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50. Transgender Health Provider Consent Practices

      Purpose

      Recommendations from the Endocrine Society and the World Professional Association for Transgender Health (WPATH) provide guidance on how and when to prescribe pubertal suppression (PS) and/or gender affirming hormones (GAH) to transgender (TG) minors seeking medical interventions. These guidelines emphasize the importance of mental health professional (MHP) involvement and parental consent but fail to address scenarios that may complicate the informed consent process e.g., MHP letters may be difficult to obtain, parents may not always be supportive, and adolescents may have variable decision-making capacity. This study sought to identify prescriber behaviors and attitudes surrounding the consent process for TG minors seeking medical interventions (PS and GAHs).

      Methods

      An online survey was distributed to providers involved in gender-related care of minors. The survey contained multiple choice and Likert-style ranking questions assessing provider behaviors and attitudes. Descriptive statistics were calculated, and free-text responses were coded and thematically analyzed.

      Results

      79 providers (physicians (70%), therapists (12%), nurse practitioners (5.5%), social workers (5.5%)) responded. The majority specialized in adolescent medicine (72.5%), but pediatrics (10%) and endocrine (6%) were also included. Of providers who have prescribed pubertal suppression (N=26), 62% have prescribed without an MHP letter, 42% have prescribed without support from both parents, and 4% have prescribed without any parental permission. For providers of gender affirming hormones (N=36), 50% have prescribed without an MHP letter, 53% have prescribed without support from both parents and 16% have prescribed without any parental permission. Youth assent and parental permission had the highest median ranking of informed consent elements while the MHP letter had the lowest median for both pubertal suppression and GAH. Finally, themes illuminated by free-text responses include (1) there is variation in provider understanding of the purpose of MHP letters, (2) legal concerns and fear of lawsuits influence provider behavior, (3) reversibility and risk assumptions influence provider behavior.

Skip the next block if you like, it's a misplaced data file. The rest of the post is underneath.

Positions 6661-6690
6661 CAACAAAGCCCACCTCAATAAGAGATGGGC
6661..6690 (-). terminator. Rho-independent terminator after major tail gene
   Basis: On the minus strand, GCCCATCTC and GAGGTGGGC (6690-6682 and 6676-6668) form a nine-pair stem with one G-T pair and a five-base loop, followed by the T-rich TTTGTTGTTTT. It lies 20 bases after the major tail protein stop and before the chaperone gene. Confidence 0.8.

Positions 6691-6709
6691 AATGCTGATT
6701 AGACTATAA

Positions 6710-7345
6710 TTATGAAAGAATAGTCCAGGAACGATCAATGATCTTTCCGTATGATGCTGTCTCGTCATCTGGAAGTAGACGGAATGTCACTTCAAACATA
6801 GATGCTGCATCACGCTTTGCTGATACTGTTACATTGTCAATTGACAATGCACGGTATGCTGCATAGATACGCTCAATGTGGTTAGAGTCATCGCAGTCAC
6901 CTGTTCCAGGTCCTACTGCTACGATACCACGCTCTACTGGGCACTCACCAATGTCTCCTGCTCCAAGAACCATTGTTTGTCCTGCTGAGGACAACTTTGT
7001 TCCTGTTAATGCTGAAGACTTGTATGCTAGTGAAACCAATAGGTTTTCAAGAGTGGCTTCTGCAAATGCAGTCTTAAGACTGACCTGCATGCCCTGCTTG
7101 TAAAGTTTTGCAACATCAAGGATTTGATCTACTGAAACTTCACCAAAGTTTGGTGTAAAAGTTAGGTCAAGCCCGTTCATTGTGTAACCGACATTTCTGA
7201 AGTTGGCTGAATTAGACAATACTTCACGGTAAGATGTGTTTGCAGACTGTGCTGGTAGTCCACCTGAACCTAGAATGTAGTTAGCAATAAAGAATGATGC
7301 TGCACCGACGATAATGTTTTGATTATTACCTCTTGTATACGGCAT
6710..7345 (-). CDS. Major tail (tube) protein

Conclusions

      Our data suggests that there is variability among provider behaviors and attitudes towards the informed consent process for transgender minors seeking PS and/or GAH, especially in cases where adolescents are seeking treatment without an MHP letter or without parental approval. Participants identified legal concerns, treatment reversibility, and the risk of potential harms to youth as factors that impact provider decision making. Current guidelines emphasize the value of an MHP letter prior to initiating treatment, but respondents consistently ranked this letter as “least important” when compared to other informed consent elements. Although the sample size is small, this study is the first to describe the behaviors and attitudes of providers toward elements of the informed consent process for minors seeking pubertal suppression and/or gender affirming hormones.

      Sources of Support

      This research was supported by the University of Virginia Department of Pediatrics.